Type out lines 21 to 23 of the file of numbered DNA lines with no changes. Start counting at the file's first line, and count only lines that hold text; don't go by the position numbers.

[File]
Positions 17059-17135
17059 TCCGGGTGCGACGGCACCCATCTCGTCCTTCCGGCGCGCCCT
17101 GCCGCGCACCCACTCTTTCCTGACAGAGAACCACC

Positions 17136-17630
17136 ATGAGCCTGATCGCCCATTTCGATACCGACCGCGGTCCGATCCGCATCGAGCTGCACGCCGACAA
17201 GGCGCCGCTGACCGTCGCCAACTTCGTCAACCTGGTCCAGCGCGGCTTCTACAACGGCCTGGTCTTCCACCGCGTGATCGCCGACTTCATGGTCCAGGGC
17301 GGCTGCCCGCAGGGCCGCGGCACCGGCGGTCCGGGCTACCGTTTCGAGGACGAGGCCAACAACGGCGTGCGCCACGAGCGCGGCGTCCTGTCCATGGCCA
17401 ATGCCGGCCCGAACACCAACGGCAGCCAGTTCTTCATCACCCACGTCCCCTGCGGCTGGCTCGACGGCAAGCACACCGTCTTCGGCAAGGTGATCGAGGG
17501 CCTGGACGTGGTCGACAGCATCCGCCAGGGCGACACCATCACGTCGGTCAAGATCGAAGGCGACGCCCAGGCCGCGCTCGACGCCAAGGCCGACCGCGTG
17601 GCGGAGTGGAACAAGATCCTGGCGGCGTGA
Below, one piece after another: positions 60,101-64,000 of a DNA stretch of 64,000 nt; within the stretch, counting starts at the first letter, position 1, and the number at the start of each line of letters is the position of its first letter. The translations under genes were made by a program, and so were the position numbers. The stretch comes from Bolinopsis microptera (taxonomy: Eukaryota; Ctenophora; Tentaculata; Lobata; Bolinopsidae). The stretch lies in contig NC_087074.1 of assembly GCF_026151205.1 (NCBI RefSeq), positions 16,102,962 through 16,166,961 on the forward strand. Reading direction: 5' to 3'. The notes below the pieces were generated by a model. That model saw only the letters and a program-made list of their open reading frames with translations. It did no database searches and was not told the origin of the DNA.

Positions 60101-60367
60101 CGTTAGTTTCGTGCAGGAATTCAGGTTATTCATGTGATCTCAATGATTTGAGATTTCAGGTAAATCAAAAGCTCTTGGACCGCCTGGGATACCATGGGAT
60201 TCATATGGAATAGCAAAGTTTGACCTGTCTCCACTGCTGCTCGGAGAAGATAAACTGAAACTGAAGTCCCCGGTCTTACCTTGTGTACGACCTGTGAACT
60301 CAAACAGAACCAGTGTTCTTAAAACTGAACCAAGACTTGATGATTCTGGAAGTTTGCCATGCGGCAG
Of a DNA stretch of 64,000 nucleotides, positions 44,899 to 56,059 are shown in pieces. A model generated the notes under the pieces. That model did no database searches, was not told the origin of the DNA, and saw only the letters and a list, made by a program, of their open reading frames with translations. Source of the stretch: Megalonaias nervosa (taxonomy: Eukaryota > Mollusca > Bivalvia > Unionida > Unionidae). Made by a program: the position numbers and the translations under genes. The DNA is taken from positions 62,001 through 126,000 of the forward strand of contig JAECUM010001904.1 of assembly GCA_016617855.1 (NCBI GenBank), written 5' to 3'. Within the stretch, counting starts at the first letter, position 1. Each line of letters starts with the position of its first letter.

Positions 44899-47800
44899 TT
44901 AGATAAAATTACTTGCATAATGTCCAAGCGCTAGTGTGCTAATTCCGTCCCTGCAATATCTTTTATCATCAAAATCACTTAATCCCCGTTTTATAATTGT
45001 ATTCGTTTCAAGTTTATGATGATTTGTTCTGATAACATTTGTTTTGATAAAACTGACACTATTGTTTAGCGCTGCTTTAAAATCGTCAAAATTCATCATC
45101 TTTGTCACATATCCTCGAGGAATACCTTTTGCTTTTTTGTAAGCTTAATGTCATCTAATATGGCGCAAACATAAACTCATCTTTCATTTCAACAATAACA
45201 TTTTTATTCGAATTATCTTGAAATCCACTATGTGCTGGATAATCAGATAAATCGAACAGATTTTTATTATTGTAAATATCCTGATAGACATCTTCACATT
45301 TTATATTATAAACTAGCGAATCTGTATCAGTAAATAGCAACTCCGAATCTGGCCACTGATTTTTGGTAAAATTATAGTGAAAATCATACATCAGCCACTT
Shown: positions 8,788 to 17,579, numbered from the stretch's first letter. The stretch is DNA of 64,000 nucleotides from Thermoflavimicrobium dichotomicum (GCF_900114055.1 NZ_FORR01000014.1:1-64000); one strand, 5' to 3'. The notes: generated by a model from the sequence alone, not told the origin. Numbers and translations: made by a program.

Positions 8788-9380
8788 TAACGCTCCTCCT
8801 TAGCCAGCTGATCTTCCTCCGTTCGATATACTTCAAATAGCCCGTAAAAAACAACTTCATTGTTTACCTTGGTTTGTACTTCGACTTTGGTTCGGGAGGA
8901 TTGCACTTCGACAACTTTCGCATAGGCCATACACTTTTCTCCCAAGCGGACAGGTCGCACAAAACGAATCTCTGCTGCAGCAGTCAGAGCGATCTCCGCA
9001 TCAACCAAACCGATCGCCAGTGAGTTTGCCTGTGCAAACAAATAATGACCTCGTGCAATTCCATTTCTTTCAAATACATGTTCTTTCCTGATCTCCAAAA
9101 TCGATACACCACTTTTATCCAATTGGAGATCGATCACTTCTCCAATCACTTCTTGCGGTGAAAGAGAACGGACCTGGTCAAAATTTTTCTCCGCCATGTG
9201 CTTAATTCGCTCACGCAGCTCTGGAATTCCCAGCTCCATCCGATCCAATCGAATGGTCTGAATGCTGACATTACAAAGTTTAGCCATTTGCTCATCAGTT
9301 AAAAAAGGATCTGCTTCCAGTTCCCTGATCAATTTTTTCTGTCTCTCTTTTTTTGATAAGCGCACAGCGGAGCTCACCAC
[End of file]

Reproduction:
45101 TTTGTCACATATCCTCGAGGAATACCTTTTGCTTTTTTGTAAGCTTAATGTCATCTAATATGGCGCAAACATAAACTCATCTTTCATTTCAACAATAACA
45201 TTTTTATTCGAATTATCTTGAAATCCACTATGTGCTGGATAATCAGATAAATCGAACAGATTTTTATTATTGTAAATATCCTGATAGACATCTTCACATT
45301 TTATATTATAAACTAGCGAATCTGTATCAGTAAATAGCAACTCCGAATCTGGCCACTGATTTTTGGTAAAATTATAGTGAAAATCATACATCAGCCACTT